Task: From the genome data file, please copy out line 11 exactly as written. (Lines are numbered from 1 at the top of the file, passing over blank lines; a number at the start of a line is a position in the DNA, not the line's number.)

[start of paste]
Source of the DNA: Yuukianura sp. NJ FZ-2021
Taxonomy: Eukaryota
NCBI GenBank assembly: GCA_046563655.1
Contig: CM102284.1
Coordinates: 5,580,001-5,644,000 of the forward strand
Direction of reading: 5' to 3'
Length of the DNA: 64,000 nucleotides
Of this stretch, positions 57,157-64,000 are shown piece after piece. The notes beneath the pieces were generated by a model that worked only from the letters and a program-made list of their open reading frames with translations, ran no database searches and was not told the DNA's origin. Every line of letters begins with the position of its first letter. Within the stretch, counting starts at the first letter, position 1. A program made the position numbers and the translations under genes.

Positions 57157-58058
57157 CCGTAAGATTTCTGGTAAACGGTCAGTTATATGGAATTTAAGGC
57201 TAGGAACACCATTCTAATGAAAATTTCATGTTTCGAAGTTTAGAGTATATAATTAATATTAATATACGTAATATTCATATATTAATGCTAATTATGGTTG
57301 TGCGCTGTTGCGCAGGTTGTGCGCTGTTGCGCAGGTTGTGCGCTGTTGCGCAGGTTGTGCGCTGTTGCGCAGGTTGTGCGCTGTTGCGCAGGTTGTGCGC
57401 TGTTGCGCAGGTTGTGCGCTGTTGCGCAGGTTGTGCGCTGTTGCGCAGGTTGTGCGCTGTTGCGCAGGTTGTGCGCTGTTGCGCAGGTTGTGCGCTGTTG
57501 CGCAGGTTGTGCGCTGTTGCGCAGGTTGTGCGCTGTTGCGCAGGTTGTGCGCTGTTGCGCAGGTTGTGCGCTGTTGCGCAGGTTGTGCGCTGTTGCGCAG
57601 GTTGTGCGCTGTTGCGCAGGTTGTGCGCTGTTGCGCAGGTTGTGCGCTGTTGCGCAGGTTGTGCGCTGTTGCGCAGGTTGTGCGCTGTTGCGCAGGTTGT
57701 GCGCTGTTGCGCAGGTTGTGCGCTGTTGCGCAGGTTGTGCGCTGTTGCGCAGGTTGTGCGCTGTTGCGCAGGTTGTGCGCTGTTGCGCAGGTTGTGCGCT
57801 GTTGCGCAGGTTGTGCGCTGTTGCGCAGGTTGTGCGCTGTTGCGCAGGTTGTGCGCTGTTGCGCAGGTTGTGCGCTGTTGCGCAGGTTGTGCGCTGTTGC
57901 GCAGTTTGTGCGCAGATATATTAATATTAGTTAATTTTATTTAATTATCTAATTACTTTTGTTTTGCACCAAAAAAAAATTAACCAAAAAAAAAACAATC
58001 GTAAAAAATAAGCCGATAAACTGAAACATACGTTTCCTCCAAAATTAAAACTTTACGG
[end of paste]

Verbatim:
57201 TAGGAACACCATTCTAATGAAAATTTCATGTTTCGAAGTTTAGAGTATATAATTAATATTAATATACGTAATATTCATATATTAATGCTAATTATGGTTG